Sacked by the "downturn", an unemployed architect touring the country in a bus...

I used to live in New York City. I designed homes for the tycoons of Wall Street; Park Avenue, Scarsdale, Greenwich. It was great fun. And, after years of saving up for a down payment, I was just about to buy my own little place in Fleetwood, half an hour north of the city, when the economy fell apart. Architects are like canaries in a coal mine when the economy slows, and true to form, there were massive layoffs in firms all over the country. Devastation of the profession. So, I decided to try to find something else to do for a while. I bought a 23' school bus and I'm on the road to see if I can figure out what that might be.

Saturday, December 26, 2009

Am I a homeless person?

Today I built a substantial amount of my folding bed frame.  It's built from two solid core doors hinged together along their length with a piano hinge.  This sucker is heavy, so I wanted to attach it securely to the bus by drilling through the floor to bolt down some angles and so forth.  Drill through the floor... gulp, will I hit a fluid line, or the drive shaft, etc.?  So I carefully planned and measured, and went under the bus with my ruler to see where I'd penetrate, and it looked ok.  I fired up the trusty Honda 2000ai generator (a gem) and went back inside and drilled a hole in the floor.  It was not as hard as I feared, fairly easy in fact.  A few more holes, angle in place, bolts dropped in, and I was back under the bus to install washers, lock washers, and nuts.  Several trips back inside and back under to get vice grips in place below and to tighten well from above, and the installation was done.  A repetition of the procedure completed the second angle installation and I started to clean up.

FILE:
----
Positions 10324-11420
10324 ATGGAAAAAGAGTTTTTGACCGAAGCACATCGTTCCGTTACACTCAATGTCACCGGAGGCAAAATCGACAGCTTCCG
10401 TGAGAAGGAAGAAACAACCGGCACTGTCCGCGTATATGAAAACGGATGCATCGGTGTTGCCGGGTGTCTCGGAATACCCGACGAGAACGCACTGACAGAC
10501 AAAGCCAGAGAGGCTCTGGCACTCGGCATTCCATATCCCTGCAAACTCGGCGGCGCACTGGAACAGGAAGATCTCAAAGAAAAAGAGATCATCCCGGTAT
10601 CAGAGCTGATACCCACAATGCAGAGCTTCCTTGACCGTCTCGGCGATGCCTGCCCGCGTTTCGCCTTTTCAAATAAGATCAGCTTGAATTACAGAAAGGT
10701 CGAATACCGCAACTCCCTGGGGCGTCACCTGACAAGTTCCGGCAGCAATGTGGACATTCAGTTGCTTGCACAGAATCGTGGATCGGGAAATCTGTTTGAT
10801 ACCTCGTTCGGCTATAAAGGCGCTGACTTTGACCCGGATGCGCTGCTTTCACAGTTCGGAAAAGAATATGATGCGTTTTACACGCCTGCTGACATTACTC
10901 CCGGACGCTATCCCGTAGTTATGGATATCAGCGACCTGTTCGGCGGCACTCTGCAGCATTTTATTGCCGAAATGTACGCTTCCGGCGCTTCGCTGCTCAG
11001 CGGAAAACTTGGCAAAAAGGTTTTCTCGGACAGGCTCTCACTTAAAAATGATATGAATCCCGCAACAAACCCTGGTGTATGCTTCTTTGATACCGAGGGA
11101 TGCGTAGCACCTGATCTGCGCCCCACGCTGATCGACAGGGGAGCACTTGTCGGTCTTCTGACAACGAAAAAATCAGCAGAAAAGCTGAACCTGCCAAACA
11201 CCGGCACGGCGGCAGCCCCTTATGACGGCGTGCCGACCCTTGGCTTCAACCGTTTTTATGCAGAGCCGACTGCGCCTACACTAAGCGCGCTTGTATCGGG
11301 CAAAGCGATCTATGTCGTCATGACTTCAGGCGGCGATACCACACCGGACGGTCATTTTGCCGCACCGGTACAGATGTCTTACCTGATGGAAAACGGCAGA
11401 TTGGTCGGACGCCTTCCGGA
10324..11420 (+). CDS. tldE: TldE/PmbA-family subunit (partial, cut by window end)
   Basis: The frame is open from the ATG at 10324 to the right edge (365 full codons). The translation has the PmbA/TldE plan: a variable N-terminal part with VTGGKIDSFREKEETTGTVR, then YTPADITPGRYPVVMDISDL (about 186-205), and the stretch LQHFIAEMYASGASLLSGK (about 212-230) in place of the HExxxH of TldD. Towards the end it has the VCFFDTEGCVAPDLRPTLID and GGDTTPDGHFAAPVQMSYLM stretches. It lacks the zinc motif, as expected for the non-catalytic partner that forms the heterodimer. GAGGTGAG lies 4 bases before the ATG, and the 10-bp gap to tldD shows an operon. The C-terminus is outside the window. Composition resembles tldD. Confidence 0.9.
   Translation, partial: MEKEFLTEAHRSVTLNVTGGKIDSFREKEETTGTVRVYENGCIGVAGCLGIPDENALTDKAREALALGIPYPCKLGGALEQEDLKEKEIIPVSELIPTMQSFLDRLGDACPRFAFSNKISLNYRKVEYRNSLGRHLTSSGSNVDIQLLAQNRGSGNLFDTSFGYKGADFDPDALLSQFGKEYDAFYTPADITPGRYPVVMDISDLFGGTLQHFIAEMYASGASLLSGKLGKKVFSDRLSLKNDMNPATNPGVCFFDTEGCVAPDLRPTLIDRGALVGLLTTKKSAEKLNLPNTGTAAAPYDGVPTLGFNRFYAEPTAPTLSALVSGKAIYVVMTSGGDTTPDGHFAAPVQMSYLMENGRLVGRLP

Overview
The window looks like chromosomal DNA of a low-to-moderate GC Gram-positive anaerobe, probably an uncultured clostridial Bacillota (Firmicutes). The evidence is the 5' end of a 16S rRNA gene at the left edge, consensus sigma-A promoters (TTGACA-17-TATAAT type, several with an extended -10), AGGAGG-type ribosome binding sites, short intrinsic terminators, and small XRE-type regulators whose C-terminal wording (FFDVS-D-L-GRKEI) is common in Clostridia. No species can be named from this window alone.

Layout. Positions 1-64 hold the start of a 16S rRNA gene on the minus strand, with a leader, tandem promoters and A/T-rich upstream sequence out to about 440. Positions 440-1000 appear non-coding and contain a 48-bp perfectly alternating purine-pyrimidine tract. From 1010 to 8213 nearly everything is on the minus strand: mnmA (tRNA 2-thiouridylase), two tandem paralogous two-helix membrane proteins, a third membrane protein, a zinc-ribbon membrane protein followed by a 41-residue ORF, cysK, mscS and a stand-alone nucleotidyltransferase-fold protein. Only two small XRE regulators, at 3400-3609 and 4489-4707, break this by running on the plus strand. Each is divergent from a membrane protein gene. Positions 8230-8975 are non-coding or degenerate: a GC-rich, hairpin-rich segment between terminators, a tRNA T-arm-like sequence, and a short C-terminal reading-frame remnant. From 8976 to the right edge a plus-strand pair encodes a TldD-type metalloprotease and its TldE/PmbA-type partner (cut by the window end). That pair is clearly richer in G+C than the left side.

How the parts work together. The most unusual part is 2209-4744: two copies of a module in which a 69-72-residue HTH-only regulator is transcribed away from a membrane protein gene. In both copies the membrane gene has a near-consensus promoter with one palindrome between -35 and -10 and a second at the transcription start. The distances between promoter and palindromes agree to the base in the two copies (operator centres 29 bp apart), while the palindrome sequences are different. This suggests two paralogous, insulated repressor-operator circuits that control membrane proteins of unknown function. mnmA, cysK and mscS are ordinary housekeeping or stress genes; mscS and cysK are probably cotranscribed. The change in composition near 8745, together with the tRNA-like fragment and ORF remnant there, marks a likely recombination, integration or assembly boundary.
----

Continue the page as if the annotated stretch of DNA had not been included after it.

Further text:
I had placed a piece of cardboard on the ground to lie on when under the bus, an unfolded large corrugated carton.  As I was cleaning up I realized I should keep this box, it's an asset.  This is my box.  This is when I thought of people who sleep in boxes on the sidewalk and I wondered, "Am I a homeless person?"...

I don't really feel I am.  I have an address in Massachusetts where I receive mail, I have bank accounts there, I have a Massachusetts Drivers License, and I have a Bus, an RV actually, thank you, which is registered and insured in Massachusetts.  I am registered to vote there, too.  And I am traveling.  It's interesting how deep and profound are the feelings associated with having territory.  The question, "Am I a homeless person?" stabbed.  I knew a women in college who was quite short, under 5'.  I remember discussing her height with a friend, in the entirely dismissive way college kids often do, and we wondered if she was technically a midget, as it would be alright to date her if she weren't.

Am I a homeless person?  I think I'll leave that undefined, like division by zero.

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